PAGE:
Rainbow Wahine volleyball team comes to camp ready
Saturday’s three-hour-plus practice saw Hawaii running set plays and out-of-system plays with the execution normally seen with a team that had been together a while. Not one with nine new players, including five true freshmen.
Mahalo for reading the Honolulu Star-Advertiser!
You're reading a premium story. Read the full story with our Print & Digital Subscription.
Already a subscriber? Log in now to continue reading this story.
Day 1 of any season is filled with high expectations and optimism, players eager to start practice and coaches wanting to see what they have to work with.
But Saturday was different for the Hawaii women’s volleyball team, a Day 1 difference that went beyond having air conditioning in the newly refurbished Gym I.
The Rainbow Wahine finished one of the first drills in about six minutes, a passing drill that took 90 minutes to complete successfully two years ago. The Wahine then moved on to 6-on-6 play, something that didn’t happen at least a week into last year’s double days.
That is the difference — the huge difference — between Years I and II of the Robyn Ah Mow Era and Year III. Saturday’s three-hour-plus practice saw Hawaii running set plays and out-of-system plays with the execution normally seen with a team that had been together a while. Not one with nine new players, including five true freshmen.
If there was one word to describe it, it would be “Ready.”
“We really prepped for this,” senior outside hitter McKenna Ross said. “We knew what (Ah Mow) wanted and we weren’t going to allow the newcomers not to be on the same level.
“We worked really hard in the offseason, really hard in the weight room, really hard in open gym during the summer, taking it like a real practice. That we were able to move so quickly (into 6-on-6) says we’re going to have a great season and come out super strong from the start.”
It was evident Saturday, when the 16 players began stretching and running warm-up laps some 20 minutes before the scheduled 7 a.m. start of practice.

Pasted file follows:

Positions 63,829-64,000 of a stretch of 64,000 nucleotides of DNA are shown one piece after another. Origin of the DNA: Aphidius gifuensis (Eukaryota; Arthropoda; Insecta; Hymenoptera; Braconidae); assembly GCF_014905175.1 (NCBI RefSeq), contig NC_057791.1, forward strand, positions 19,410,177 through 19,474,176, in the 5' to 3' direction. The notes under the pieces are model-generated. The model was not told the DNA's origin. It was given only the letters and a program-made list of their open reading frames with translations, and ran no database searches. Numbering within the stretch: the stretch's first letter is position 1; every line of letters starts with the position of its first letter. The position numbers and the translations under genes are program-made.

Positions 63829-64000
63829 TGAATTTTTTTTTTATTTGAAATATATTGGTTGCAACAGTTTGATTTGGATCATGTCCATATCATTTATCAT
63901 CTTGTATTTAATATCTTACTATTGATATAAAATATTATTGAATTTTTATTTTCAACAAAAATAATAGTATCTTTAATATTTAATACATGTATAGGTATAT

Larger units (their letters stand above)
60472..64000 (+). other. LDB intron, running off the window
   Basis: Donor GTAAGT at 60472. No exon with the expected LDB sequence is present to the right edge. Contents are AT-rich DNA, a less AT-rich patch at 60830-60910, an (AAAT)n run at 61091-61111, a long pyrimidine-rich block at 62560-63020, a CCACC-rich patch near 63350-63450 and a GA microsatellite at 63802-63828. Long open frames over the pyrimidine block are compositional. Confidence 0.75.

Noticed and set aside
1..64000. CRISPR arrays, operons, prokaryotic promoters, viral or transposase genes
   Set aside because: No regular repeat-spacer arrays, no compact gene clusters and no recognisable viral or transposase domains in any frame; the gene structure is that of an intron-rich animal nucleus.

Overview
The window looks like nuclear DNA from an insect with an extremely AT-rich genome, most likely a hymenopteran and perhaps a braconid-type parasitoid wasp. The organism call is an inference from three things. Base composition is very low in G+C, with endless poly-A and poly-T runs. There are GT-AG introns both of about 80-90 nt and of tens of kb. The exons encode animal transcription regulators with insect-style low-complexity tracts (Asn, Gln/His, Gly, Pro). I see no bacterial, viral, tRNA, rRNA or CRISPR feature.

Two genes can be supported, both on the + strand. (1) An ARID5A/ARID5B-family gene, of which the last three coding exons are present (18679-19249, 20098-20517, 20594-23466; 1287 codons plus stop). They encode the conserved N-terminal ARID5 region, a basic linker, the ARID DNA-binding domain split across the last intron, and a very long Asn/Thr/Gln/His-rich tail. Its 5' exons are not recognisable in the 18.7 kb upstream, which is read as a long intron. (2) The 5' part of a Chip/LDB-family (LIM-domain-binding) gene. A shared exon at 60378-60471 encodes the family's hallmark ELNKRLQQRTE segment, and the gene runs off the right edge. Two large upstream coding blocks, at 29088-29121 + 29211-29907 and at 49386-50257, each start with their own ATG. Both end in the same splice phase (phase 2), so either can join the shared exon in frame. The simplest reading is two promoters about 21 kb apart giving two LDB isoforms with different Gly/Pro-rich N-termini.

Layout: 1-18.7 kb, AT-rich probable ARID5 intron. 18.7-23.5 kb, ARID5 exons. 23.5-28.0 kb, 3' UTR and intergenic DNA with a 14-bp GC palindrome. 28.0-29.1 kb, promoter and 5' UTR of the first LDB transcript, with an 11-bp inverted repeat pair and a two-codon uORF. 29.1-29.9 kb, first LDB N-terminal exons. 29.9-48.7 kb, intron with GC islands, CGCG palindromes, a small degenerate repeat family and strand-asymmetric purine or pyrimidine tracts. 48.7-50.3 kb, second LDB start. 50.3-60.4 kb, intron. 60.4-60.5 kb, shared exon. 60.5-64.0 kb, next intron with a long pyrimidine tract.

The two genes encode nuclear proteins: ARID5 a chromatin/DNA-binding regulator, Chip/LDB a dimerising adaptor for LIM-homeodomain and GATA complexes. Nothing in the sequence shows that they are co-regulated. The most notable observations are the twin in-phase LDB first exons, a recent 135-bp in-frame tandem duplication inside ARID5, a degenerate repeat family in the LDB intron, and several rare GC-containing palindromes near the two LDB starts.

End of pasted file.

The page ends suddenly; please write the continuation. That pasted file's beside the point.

“The seniors helped prepare the freshmen so we wouldn’t come in blind,” said 6-foot-3 freshman middle Amber Igiede, the first Wahine from Louisiana since All-American Kim Willoughby (2001-04). “The best thing? Coach Rob told us (Friday) to be ready to compete. I love competing. My teams have been very competitive and I knew (Hawaii) would be very competitive. It’s a perfect fit.
“I see a lot of potential. We have jelled really well together. The freshmen are all comfortable with each other. We’re like sisters. It’s great.”
There are four transfers who joined the five freshmen as first-year Wahine. Three came in from Oregon: junior outside hitters Jolie Rasmussen and Brooke Van Sickle and junior libero Kyra Hanawahine (Kamehameha).
“It can be scary to come into a team and not know anyone,” said Van Sickle, whose father, Gary, played volleyball for the Warriors and mother, Lisa, for Hawaii Pacific. “Thankfully I already had friends (from Oregon) and that helps with the transition. But everyone has been so nice and welcoming.
“I thought today was good. There was good energy, everyone working hard. I wasn’t expecting us to go 6-on-6, but when Coach said we were, I was, ‘OK, let’s do it.’ ”
That Hawaii transitioned to a match-like setting so quickly was a surprise even to Ah Mow. She pitted the freshmen — plus Utah transfer and senior setter Bailey Choy (‘Iolani) — against returnees; it was competitive and fairly even.
“The one big surprise to me is this is just a different start from the last two years. I think we’e on a good path,” said Ah Mow, a former Wahine All-America setter and three-time Olympian. “Our ball-handling is a lot better. All our girls from two years ago are a lot better. We knew the competition was going to be different. We have a lot more hitters, a lot more middles. Our freshmen are not your typical freshman class. They got some ball-control and volleyball knowledge.
“I got to hand it to the girls. The returnees came back, working out in the summer, getting into better shape. They set the line and the freshmen are trying to hit that line. It’s why we could do 6-on-6, something I never thought I would be doing the first day.
“I’m excited. I’m excited for the season.”
Hawaii opens with the Hawaiian Airlines Classic on Aug. 30 against San Diego at the Stan Sheriff Center. Washington and St. John’s meet in the first match at 4:45 p.m.
The USD roster features sophomore libero Camryn Tastad, who played at Oregon last season and was on the Ducks roster with Wahine transfers Hanawahine, Rasmussen and Van Sickle.
This will be the final season for defensive specialist Rika Okino (Kalani). The redshirt junior is graduating in May with an engineering degree.